April 19th marks one year since Keith “Guru” Elam passed away. While there are plenty of sites to read about the impact of his music on a grand scale, the fact that Gang Starr probably occupies the upper tier of “Most Songs to Appear in Skate Videos Throughout the Nineties,” if you were to tally up individual artist appearances (at least as far as rap is concerned), will receive zero mention.
If you’re currently in your late-teens or early-twenties, you most likely began skating in a period bookended by Fulfill the Dream (1998) and Yeah Right (2003). In a time before the internet became a daily onslaught of new music, and you had to ration your money between skate videos and actually purchasing CDs (or scouring Limewire, Kazaa, or whatever spyware-infested file sharing service you chose to use back then), skate videos themselves provided a window to music / rap that wasn’t necessarily on BET, MTV, The Box, etc., or older songs that you were too young to have experienced when they were actually released. You didn’t necessarily have to be one of those kids who organized their first iPod by skate video title as opposed to album, but it’s hard to deny that videos played a much larger role in shaping music discovery ten-plus years ago than they do now, when everything is available. Without the internet, or the presence of an older, more knowledgeable sibling, skate videos introduced plenty of nine, ten, and eleven-year-olds in that period to rap that did not necessarily begin with shiny suit era Bad Boy and end at Jay-Z. (Although it is a shame that skate video soundtracks shunned the “Tunnel Banger” sub-genre at its height.)
One of those key moments was Steve Olson’s part in Fulfill the Dream, which introduced me, and a whole bunch of kids just like me, to Gang Starr, as our formative years of becoming pop culture / musically aware occurred in that four-year drought between Hard to Earn and Moment of Truth.
“Above the Clouds” came from what would be the last great Gang Starr record, but there was an extensive period preceding 1998, when the group’s music was in a whole grip of 411s and a slew of memorable company video parts as well.
Koston actually has pretty solid song selections in his parts, covering a lot of ground between Slick Rick, G.G. Allin and Master P alone. His parts hit a string of blankstare song choices with the one from Menik Mati that sounded like it was a theme to some low-budget gladiator epic, and “I Wanna Live in Los Angeles” — the most-prone-to-getting-stuck-in-your-head song ever recorded, no matter how much you may hate it. He skated to “Now You’re Mine” (off Hard to Earn) for his last pre-Girl video in 101’s Falling Down promo, which actually came out in the same year as Goldfish. (Carroll skated to “Words From the Nutcracker” in Goldfish, which was on the same album, but didn’t feature Guru.)
Koston later skated to “No Shame in My Game” for the “PROfile” segment in 411’s first ever Best of… edition.
There’s a solid batch of Gang Starr songs throughout a lot of the earlier 411s. In the same Best of… issue, Jeron Wilson skated to “The Illest Brother” for his “Wheels of Fortune” segment. The “Chaos” section from Issue #5 is set to “Code of the Streets,” and features some highlights from Eric Pupecki, Mike Carroll, Jeremy Wray, and Ryan Hickey nolling over a bench at the old Union Square in San Francisco. Perhaps more importantly, in the following issue, the first documented ollie down the Love Gap made its way to a VHS tape under the sounds of “B.Y.S.,” in the Love Park contest segment. In the same issue, Eric Ricks (Chrome Ball post on him here) skates to “2 Deep,” a song with a chronically overlooked remix. (I am fairly sure Premier didn’t do it, so maybe that’s why.)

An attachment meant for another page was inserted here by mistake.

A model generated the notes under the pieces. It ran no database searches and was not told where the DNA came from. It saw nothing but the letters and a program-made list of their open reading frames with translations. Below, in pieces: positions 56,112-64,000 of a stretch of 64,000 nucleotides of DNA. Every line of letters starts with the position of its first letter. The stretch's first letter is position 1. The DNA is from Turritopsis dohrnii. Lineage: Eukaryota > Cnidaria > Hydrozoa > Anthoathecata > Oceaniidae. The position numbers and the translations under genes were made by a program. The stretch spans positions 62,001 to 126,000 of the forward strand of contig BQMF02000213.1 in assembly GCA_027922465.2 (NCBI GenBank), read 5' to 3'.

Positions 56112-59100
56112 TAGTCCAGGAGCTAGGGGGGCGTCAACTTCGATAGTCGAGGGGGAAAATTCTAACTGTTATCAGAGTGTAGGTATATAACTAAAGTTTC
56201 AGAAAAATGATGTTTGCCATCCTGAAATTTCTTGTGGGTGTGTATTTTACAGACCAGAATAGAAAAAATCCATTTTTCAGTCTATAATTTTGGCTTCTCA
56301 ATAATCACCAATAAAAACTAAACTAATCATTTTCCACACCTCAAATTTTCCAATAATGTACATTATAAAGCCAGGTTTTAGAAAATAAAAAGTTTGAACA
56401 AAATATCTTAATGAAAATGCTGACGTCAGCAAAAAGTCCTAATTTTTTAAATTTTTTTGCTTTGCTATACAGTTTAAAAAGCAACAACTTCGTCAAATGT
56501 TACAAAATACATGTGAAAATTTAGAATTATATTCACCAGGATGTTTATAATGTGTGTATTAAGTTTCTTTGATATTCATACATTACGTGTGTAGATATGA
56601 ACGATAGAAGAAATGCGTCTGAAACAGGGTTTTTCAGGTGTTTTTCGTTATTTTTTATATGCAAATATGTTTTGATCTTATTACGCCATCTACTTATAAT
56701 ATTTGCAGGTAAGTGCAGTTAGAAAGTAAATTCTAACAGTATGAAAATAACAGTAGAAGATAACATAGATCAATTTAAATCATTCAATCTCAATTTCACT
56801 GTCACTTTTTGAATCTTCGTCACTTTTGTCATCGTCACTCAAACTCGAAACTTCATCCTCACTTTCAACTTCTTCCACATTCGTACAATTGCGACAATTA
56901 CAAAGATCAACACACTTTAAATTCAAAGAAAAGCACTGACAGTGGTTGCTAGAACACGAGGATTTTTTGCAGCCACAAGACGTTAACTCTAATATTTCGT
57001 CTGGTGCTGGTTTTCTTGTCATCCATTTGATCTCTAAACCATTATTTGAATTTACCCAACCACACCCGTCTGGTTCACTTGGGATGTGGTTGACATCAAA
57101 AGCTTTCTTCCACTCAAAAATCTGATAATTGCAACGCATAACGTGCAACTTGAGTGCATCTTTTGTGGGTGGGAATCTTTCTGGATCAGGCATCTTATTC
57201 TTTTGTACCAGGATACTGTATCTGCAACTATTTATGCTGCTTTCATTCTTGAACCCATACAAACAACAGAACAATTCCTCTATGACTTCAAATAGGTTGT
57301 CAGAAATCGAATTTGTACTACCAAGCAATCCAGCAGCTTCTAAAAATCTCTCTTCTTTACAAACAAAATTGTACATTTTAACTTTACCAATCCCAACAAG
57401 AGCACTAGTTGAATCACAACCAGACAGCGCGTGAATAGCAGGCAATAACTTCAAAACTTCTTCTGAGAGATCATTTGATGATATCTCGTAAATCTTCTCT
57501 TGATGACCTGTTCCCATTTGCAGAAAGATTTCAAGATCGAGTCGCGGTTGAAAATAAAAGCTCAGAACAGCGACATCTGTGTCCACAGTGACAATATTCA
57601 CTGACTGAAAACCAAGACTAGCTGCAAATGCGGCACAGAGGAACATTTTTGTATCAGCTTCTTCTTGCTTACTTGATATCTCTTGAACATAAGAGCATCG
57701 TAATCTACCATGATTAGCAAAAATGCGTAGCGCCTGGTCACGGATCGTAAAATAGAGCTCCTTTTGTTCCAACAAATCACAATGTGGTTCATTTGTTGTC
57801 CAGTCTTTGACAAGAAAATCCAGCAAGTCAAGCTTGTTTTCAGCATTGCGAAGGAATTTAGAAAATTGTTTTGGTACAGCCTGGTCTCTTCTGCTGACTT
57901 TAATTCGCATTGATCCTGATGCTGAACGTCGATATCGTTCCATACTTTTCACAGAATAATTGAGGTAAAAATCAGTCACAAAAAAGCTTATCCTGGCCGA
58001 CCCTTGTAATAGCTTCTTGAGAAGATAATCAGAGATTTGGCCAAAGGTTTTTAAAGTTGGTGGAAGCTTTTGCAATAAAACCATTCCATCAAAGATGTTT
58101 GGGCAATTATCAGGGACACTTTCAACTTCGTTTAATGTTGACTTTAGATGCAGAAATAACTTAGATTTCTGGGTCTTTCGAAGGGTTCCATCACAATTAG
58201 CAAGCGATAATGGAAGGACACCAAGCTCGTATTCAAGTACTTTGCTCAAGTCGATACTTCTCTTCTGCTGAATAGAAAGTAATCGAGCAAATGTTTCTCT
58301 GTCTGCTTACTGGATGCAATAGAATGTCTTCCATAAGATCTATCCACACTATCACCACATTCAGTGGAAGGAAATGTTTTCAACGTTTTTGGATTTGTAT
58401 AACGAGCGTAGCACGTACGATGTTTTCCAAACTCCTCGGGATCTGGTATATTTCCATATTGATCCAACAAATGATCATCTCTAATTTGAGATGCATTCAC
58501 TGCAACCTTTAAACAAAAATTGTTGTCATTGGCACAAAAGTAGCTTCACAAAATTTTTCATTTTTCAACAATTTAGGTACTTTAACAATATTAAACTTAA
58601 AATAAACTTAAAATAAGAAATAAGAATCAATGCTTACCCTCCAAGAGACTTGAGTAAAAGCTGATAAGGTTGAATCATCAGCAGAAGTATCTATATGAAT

Chris Hall skated to the “DWYCK” beat (Guru said in a 1998 interview that it was his favorite song to perform) over the vocals from “Just to Get a Rep” in Skypager, which means that a nineties skate video never featured the legendary “Lemonade was a popular drink and it still is” bit, one of rap’s greatest non-sensical lines, from a guy who wasn’t exactly known for tossing out non sequiturs. One could only hope that the next volume of Boom Bap Trap Shit will feature a “DWYCK” and Gucci Mane “Lemonade” blend.
Edit: One of our readers pointed out that Julien Stranger skated to “DWYCK” in Skypager, with the original vocals.
Mandatory “dude with great style and New York footage in his part” inclusion: Scott Johnston from Mad Circle’s 5ive Flavors, skating to “Here Today, Gone Tomorrow” off Step in the Arena.
Which brings us to our final video: Chad Fenandez AKA Da ‘Nandez AKA C. Fro AKA Hair’s “Rookies” section from 411 #23, edited to “Mass Appeal.” Over the years, I think I’ve heard people cite “Mass Appeal” as their favorite Gang Starr song more than any other, and while I like it, it’s certainly not on any sort of shortlist.
On a personal level, “The Planet” takes that “favorite” title. We initially considered it for the Eli Reed State of Mind re-edit, given the too-literal “Boston dude in New York” parallels, but it ended up not working, and the chances of people listening to rap lyrics while watching skate videos are slim. However, someone who is from Boston, but living in New York, should edit their next part to it, and wait for some astute ears to catch onto the next-level-ness of the lyrics relating to the individual.
Related: Our good friend Christian Banks wrote a brief piece on growing up, skating, and Gang Starr last year when Guru initially passed.